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Simple Homemade Display Stands


Sagebrush Steve

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Sagebrush Steve

Thought I would share some simple, inexpensive display stands I made for some of my smaller fossils.  I don't suggest these are museum quality, but hopefully this will encourage others to experiment.  These fossils were in my display case but just lying on the floor of a shelf.  I didn't feel this was an optimum way to display them.  I wanted to get them up off the floor, but I didn't want to spend a lot of money.  So I decided to go with a simple wooden base together with some brass rod I bent to shape.  The wood came from a 1x3" piece of red oak, 2 feet long, that I got at the local Osh hardware store for $4.49.  I sawed some pieces off of it the correct length and have plenty left over for future use.  For the brass, I bought some 1/16" rod (4 pieces, 12" long each, for $2.99) and some 3/32 brass tubing (3 pieces, 12" long each for $3.49), also from Osh.  I figured out what lengths I needed and cut them with a jeweler's saw.  There is plenty left over for more stands.  The tubing serves as the straight vertical piece, and the rod (which fits neatly inside the tubing) is bent to shape to hold the fossil.  I don't try to get a tight fit around the fossil, I want to be able to easily remove the fossil whenever I want.  After I got everything the way I wanted it, I soldered the brass together using 95:5 tin-silver solder (it is fairly strong for a soft solder).  Unfortunately the color of the solder doesn't match the brass, but it's behind the fossil out of view so I wasn't too worried.

 

For the wood stand, I rounded the corners of the wood and sanded it smooth, then figured out where I wanted the vertical rods and drilled 3/32 diameter holes at those locations. I then stained the wood with some leftover stain from another project.  After it dried, I sprayed on two coats of clear gloss polyurethane.  After everything was dry, I inserted the rods into the holes and used some 5-minute epoxy on the underside to hold them in place (there is a shallow clearance hole drilled on the underside of the hole for the epoxy).  The labels are just something I put together from PowerPoint and printed on ordinary paper using a color laser printer.  I protected the front of the label with ordinary scotch tape and used spray adhesive on the back to apply it to the wood.

 

The one thing I'm not sure about is whether I should dip the ends of the brass rod where they touch the fossil in some liquid plastic something like black Plasti-Dip.  I'm worried the brass might scratch the fossil where it touches, but I'm not sure whether a plastic covering would be archival quality.  Any advice would be welcome.  Hope this inspires you to try your own designs.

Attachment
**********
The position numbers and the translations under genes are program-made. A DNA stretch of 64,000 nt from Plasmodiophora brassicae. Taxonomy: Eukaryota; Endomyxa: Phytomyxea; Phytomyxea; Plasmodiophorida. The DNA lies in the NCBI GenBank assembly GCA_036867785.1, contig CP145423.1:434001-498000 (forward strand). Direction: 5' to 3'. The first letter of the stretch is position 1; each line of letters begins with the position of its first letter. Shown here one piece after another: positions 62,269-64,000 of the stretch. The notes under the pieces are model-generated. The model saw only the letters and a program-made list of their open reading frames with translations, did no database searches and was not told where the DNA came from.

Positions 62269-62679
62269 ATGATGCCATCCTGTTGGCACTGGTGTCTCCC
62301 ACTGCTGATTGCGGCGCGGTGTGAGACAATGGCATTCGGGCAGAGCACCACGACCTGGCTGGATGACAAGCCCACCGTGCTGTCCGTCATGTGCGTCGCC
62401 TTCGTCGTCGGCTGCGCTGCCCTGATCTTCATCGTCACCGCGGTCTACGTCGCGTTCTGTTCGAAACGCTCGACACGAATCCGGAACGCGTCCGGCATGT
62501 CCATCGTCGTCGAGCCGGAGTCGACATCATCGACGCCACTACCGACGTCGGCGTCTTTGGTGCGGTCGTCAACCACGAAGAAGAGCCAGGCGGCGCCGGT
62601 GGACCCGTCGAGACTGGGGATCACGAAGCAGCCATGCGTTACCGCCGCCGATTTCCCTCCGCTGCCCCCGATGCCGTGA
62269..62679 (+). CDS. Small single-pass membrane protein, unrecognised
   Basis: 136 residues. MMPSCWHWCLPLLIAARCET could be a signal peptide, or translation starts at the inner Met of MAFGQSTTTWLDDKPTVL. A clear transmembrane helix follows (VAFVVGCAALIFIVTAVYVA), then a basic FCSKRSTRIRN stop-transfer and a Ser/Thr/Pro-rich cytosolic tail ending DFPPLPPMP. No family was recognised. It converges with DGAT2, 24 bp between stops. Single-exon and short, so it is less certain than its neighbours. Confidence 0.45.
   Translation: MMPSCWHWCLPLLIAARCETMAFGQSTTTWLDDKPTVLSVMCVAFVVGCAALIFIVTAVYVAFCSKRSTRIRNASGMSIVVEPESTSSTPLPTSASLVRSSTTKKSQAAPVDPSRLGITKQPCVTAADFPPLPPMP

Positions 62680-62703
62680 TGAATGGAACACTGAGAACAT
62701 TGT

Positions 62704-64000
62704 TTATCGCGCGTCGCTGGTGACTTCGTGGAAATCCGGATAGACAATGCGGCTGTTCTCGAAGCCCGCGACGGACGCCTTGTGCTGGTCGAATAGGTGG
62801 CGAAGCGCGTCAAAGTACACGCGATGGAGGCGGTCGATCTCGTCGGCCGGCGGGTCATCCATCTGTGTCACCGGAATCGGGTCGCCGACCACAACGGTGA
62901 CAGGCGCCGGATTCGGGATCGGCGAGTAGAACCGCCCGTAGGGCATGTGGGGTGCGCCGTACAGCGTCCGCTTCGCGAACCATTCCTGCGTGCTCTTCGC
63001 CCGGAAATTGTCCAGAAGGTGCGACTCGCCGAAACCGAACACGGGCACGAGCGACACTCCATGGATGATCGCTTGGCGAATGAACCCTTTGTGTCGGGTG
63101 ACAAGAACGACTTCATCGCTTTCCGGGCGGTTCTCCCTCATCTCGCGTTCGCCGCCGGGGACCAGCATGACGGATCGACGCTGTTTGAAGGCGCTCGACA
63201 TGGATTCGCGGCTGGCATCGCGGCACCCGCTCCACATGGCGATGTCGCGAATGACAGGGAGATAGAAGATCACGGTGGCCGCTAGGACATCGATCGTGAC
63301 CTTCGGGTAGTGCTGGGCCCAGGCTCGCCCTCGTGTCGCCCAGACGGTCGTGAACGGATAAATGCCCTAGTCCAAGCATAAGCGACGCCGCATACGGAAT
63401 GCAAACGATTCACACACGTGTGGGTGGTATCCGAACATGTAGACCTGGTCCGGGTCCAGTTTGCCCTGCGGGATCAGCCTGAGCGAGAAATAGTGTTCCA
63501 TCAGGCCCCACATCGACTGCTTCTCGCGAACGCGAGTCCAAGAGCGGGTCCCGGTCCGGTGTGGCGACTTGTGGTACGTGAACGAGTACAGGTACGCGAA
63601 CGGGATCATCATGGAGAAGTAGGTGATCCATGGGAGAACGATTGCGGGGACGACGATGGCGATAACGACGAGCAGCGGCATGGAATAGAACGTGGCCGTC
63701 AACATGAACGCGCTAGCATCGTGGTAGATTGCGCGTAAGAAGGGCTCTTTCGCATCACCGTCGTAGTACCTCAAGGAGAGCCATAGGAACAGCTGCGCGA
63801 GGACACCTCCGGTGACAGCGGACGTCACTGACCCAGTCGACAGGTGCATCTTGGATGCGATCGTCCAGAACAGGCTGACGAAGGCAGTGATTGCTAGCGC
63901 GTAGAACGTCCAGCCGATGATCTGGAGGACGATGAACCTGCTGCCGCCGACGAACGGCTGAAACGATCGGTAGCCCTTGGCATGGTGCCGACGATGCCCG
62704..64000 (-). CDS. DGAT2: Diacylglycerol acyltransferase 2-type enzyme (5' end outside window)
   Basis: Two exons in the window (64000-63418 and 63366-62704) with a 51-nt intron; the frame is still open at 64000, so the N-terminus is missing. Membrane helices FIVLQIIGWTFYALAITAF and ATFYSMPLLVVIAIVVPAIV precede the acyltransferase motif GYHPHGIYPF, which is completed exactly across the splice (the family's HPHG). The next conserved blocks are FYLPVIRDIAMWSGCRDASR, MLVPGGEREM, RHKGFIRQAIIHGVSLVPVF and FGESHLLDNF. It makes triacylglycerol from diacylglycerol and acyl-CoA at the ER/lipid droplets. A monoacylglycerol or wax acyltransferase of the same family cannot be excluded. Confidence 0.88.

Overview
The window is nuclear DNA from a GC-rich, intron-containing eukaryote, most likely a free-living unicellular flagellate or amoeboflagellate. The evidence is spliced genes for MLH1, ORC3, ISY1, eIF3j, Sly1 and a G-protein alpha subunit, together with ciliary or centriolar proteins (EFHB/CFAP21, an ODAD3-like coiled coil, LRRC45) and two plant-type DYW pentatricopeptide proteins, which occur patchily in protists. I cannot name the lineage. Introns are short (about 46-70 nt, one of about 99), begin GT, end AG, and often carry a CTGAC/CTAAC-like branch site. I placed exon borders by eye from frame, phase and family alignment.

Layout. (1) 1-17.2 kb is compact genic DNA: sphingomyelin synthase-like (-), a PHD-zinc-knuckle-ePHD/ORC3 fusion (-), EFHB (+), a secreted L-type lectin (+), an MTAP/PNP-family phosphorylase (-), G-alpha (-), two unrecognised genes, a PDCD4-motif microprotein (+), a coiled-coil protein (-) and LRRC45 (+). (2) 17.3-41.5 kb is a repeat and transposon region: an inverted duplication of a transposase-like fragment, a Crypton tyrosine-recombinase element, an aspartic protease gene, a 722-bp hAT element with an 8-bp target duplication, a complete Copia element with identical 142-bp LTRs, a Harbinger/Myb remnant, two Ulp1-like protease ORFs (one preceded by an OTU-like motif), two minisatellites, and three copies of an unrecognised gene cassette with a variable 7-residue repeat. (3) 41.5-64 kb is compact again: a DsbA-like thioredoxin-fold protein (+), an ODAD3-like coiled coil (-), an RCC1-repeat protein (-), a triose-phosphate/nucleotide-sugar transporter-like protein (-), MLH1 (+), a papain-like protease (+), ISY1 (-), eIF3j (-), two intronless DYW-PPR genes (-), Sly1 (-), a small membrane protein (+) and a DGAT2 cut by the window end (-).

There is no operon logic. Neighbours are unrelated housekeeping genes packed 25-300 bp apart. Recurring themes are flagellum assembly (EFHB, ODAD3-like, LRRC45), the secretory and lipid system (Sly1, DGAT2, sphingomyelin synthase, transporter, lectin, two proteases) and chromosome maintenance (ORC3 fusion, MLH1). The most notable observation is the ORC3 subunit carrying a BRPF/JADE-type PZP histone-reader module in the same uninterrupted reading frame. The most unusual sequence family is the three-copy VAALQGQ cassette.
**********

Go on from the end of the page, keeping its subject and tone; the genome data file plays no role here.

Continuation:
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Instead of glue or plastic, see if you can find a small jar of museum wax.  But wait, that is pricey.  How about some of that sticky stuff that just mail companies use to " glue" things to the junk mail.  

 

Edit: i forgot to say that they look nice.  Good job.

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Beautiful.  Very nice job.

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Sagebrush Steve
8 hours ago, jpc said:

Instead of glue or plastic, see if you can find a small jar of museum wax.  But wait, that is pricey.  How about some of that sticky stuff that just mail companies use to " glue" things to the junk mail.  

 

Edit: i forgot to say that they look nice.  Good job.

 

Something like this? https://www.amazon.com/Quakehold-66111-2-Ounce-Museum-Wax/dp/B000FJU29U/ref=sr_1_1?ie=UTF8&qid=1493385876&sr=8-1&keywords=museum+wax 

 

Not too pricey and probably better than rubber cement.  Thanks for the recommendation!  I hadn't heard of that stuff before but can probably find plenty of uses for it.

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Great ideas.  An imaginative display adds another dimension to a specimen.

 

Re the wood.  Thrift stores are a great source for material.  The base of souvenirs, jewelly boxes, trophies, etc.  Sections can be reworked or a piece flipped over.

 

I've always liked hand written labels in fountain pen  ink to give a Victorian curio effect but my writing is terrible. Your coloured labels are a good alternative as it gives some added character.

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I would say that those are quite nice!

 

RB

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Fossildude19

Thanks for the tutorial, Steve!

Great Job! :wub: 

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Very nice job! They look great!

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Very nice.  I have done something similar and then silver plated them.  Just another thought.  Great work.

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Ptychodus04

Very nice stands. I wouldn't worry about the rod scratching the fossils unless you move them often. Just sitting on the metal won't hurt anything.

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